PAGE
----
‘The House at the End of Time’ (2013) Review

“We’re just puppets of this house, where time has come to an end.”

Time Travel Month continues at SAW with our rankings of Movies With the Word “Time” in the Title and Romona Comet’s review of Palm Springs. On Fear Flashback we’re checking out 2013, when Venezuela had a promising film industry and a surprise horror hit with a twisty time thriller from first time director Alejandro Hidalgo.

This was a cool little surprise of a film for me, as I had heard nothing about it whatsoever and I remember choosing it basically to make a double feature of Spanish language time-travel horror films with Timecrimes. It was billed as the first Venezuelan horror movie and given the level of quality I had high hopes for more films from the country. Unfortunately, things haven’t worked out that way – though Hidalgo is apparently in post-production on his second film, the provocatively titled The Exorcism of God.

I haven’t watched it since that first viewing and I’m hard pressed now to come up with a reason why. It’s a good film, and I enjoyed it a lot. I’ve certainly rewatched other films that made less of an impression on me. And now that I think of it, maybe that’s the reason. There was an emotional core to The House at the End of Time that bordered on being maudlin and, while it never crossed that line on an initial viewing, I think I’ve worried that a second watch would ruin that impression. I try to not let fear dictate my choices – at least as much as I can – so let’s set that concern aside and take another look.

The Medium
I watched The House at the End of Time on Amazon Prime. It’s also available streaming for subs on Hoopla and for free on Tubi (with ads). It can be rented or purchased at a number of online streaming vendors. There’s no region A Blu-ray release, unfortunately, but a bare-bones DVD was released.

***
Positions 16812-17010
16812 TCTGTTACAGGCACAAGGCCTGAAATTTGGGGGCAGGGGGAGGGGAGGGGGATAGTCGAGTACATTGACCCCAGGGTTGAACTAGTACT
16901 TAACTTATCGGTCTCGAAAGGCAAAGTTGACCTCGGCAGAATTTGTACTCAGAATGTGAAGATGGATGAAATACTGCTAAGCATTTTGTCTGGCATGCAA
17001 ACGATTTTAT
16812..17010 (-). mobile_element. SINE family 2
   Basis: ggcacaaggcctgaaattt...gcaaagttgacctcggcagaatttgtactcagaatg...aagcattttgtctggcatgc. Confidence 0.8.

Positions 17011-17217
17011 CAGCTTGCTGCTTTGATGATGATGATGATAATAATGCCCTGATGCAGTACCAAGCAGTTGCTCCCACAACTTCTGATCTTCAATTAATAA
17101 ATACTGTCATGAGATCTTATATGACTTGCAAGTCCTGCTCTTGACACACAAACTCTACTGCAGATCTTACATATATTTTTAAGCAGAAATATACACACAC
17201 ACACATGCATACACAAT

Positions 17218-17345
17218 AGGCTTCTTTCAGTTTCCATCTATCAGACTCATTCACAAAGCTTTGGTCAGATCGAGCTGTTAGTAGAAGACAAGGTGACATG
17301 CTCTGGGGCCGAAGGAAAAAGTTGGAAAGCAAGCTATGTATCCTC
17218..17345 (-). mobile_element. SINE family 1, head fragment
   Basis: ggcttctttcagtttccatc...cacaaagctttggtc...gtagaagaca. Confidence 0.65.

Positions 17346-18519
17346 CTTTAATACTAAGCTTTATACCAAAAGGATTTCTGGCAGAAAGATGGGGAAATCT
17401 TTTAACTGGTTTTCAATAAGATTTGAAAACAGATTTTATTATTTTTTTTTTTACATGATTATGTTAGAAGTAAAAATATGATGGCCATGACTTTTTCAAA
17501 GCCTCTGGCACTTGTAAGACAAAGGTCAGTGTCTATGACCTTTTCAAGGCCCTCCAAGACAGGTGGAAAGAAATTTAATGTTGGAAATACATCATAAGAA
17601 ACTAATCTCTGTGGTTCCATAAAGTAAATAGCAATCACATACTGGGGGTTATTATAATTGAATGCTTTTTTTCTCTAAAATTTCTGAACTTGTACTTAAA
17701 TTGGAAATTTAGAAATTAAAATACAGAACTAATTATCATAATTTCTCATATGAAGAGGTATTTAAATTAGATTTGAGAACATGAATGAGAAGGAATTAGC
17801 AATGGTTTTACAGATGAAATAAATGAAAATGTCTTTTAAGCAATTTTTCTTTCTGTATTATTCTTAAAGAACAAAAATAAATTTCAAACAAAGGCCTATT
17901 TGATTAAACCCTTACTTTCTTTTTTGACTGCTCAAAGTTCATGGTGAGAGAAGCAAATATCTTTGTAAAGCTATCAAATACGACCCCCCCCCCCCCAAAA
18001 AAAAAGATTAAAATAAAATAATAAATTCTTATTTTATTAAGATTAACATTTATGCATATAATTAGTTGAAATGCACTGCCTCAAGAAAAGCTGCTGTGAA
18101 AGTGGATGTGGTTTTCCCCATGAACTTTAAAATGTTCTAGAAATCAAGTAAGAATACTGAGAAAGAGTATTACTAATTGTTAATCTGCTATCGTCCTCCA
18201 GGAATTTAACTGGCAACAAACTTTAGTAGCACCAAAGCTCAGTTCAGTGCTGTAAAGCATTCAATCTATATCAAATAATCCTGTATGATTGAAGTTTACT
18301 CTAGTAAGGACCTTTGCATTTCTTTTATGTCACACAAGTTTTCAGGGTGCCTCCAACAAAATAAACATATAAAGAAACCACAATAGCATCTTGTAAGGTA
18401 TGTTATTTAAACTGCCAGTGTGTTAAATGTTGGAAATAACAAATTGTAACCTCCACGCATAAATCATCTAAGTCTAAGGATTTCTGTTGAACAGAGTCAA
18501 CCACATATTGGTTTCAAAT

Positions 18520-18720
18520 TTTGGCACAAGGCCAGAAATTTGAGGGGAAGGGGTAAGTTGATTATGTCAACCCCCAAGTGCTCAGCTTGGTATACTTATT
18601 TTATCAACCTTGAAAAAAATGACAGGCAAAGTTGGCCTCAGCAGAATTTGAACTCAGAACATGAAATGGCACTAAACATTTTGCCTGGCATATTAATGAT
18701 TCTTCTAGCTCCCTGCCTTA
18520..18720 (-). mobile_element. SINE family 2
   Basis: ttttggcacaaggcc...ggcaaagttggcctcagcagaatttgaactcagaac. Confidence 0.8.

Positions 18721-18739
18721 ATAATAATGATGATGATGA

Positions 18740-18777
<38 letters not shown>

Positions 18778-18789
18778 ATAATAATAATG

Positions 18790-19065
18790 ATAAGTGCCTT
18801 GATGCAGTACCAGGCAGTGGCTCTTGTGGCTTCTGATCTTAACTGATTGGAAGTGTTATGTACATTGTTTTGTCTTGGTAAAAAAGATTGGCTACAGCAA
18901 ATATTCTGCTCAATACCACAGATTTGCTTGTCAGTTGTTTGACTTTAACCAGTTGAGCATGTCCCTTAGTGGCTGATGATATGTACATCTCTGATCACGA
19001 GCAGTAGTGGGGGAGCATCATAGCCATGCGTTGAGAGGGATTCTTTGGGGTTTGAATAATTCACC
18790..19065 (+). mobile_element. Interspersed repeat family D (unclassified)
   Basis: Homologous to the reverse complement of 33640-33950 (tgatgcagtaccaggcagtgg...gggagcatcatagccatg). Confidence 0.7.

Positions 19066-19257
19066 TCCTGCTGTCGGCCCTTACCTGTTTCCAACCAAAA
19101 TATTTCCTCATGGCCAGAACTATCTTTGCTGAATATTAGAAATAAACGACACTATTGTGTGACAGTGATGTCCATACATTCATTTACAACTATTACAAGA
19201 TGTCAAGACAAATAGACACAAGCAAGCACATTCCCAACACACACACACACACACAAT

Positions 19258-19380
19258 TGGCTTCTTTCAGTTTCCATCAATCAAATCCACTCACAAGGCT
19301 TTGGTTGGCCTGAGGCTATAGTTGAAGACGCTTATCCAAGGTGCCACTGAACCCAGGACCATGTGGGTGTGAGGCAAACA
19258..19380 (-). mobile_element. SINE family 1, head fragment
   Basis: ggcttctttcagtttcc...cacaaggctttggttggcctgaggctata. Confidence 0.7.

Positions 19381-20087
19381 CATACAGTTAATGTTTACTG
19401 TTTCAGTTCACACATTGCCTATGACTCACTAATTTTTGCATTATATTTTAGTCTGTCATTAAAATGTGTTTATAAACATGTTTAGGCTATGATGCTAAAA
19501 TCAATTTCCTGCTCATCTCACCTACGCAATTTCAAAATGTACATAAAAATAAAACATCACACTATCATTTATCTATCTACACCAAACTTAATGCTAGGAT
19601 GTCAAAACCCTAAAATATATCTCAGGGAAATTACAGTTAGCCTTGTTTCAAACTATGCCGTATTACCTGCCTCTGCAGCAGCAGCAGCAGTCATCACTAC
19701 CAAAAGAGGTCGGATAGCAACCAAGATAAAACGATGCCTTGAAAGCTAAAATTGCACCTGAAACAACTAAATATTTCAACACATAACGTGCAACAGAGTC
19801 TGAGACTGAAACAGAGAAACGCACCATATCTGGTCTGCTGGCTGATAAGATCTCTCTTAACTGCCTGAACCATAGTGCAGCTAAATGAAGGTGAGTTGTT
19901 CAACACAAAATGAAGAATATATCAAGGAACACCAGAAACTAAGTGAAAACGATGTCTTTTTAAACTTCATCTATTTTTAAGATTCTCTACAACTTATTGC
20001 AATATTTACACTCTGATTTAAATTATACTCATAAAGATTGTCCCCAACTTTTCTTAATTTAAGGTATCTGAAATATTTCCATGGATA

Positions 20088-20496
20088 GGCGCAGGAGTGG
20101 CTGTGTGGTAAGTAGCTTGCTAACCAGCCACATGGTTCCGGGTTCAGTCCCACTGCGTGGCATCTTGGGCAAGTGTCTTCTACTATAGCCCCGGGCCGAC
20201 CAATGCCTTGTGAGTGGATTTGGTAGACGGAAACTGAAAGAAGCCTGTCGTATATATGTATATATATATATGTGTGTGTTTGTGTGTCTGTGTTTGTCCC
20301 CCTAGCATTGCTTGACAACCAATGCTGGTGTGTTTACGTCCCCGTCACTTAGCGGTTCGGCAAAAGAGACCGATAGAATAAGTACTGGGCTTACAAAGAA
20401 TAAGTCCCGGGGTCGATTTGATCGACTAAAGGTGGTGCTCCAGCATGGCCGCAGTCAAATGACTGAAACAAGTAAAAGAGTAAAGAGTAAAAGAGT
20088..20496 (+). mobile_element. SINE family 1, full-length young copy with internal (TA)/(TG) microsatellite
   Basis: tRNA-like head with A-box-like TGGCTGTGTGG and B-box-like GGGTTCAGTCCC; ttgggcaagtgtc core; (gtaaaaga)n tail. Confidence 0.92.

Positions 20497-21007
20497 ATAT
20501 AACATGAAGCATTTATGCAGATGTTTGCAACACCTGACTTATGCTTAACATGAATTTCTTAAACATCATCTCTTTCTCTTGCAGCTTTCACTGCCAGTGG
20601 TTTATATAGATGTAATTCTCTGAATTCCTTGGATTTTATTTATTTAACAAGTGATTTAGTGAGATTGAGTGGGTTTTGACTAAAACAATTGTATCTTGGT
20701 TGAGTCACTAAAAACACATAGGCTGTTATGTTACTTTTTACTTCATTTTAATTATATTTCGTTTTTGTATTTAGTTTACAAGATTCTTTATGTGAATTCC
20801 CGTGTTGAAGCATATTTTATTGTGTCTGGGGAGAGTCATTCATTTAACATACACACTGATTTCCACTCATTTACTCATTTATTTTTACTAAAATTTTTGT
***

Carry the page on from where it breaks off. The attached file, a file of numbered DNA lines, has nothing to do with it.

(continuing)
The Movie
The House at the End of Time is concerned primarily with two frames of time. There’s the present (of 2011), where we follow the life of Dulce (Ruddy Rodriquez), a woman who was jailed 30 years ago for the crime of murdering her husband, Juan José (Gonzalo Cubero) and presumably her son Leopoldo (Rosmel Bustamante), though his body was never found. She’s been returned to her house, where those events occurred, as a form of house arrest – this is apparently a ‘benefit’ afforded to elderly prisoners. It also seems very much like an additional form of punishment.

The second time frame is 30 years prior and deals with the days running up to the events that lead to Juan José’s murder, Leo’s disappearance and Dulce’s incarceration. Because the film starts in-media-res we know that Dulce is not a murderess and that something very strange happened to her son. Dulce awakens with a wound on her face and finds Juan José with a knife in his neck. Something or someone grabs Leo and takes him into a large sub-basement. There are no exits from that strange labyrinth, but he could not be found.